Another common misconception about how we learn holds that if information feels easy to absorb, we've learnt it well. In fact, the opposite is true. When we work hard to understand information, we recall it better; the extra effort signals the brain that this knowledge is worth keeping. This phenomenon, known as cognitive disfluency, promotes learning so effectively that psychologists have devised all manner of 'desirable difficulties' to introduce into the learning process: for example, sprinkling a passage with punctuation mistakes, deliberately leaving out letters, shrinking font size until it's tiny or wiggling a document while it's being copied so words come out blurry.

Teachers are unlikely to start sending students home with smudged or error-filled worksheets, but there is another kind of desirable difficulty - called interleaving - that can readily be applied to homework. An interleaved assignment mixes up different kinds of situations or problems to be practised, instead of grouping them by type. When students can't tell in advance what kind of know-ledge or problem-solving strategy will be required to answer a question, their brains have to work harder to come up with the solution, and the result is that students learn the material more thoroughly.

Researchers at California Polytechnic State University conducted a study of interleaving in sports that illustrates why the tactic is so effective. When baseball players practised hitting, interleaving different kinds of pitches improved their performance on a later test in which the batters did not know the type of pitch in advance (as would be the case, of course, in a real game).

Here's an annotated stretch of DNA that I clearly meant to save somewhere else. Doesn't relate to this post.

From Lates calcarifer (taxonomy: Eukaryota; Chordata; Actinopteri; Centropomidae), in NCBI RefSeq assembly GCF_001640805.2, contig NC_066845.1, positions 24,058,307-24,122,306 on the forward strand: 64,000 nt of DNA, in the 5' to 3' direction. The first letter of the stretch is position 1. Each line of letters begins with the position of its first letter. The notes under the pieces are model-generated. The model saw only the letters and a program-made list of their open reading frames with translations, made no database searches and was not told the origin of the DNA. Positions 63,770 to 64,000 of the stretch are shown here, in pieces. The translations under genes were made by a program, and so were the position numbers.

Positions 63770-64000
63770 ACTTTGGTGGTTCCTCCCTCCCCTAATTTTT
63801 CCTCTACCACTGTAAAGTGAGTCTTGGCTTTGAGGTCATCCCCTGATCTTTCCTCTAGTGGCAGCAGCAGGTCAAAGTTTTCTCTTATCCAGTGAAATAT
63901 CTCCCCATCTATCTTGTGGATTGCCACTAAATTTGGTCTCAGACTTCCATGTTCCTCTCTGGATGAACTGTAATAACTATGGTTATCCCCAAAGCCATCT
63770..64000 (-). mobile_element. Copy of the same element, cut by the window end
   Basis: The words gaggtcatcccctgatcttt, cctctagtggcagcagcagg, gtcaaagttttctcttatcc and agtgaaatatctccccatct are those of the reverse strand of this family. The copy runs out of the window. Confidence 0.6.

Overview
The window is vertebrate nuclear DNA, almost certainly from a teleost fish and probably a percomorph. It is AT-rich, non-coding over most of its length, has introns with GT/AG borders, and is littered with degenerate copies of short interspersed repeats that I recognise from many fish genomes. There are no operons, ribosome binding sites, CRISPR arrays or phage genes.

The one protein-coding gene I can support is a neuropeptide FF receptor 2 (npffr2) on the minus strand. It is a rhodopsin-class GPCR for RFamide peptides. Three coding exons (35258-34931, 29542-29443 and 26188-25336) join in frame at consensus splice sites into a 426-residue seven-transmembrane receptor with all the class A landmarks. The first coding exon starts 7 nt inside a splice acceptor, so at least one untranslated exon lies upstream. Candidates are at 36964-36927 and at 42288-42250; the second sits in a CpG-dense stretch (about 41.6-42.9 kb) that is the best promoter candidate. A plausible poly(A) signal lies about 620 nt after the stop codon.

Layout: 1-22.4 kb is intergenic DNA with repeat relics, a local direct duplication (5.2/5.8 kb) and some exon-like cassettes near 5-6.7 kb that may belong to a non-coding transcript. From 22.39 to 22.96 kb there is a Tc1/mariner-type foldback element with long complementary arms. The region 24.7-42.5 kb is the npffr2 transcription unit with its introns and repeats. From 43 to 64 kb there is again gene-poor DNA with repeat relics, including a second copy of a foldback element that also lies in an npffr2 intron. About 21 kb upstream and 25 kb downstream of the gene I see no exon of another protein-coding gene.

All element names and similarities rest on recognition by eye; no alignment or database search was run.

Interleaving produces the same sort of improvement in academic learning. A study published last year in the journal Applied Cognitive Psychology asked fourth-graders (nine- to 10-year-olds) to work on solving four types of maths problems and then take a test evaluating how well they had learnt. The scores of those whose practice problems were mixed up were more than double the scores of those students who had practised one kind of problem at a time.

The application of such research-based strategies to homework is a yet-untapped opportunity to raise student achievement. Science has shown us how to turn homework into a potent catalyst for learning. Our assignment now is to make it happen.

The writer is the author of Origins and is at work on a new book about the science of learning.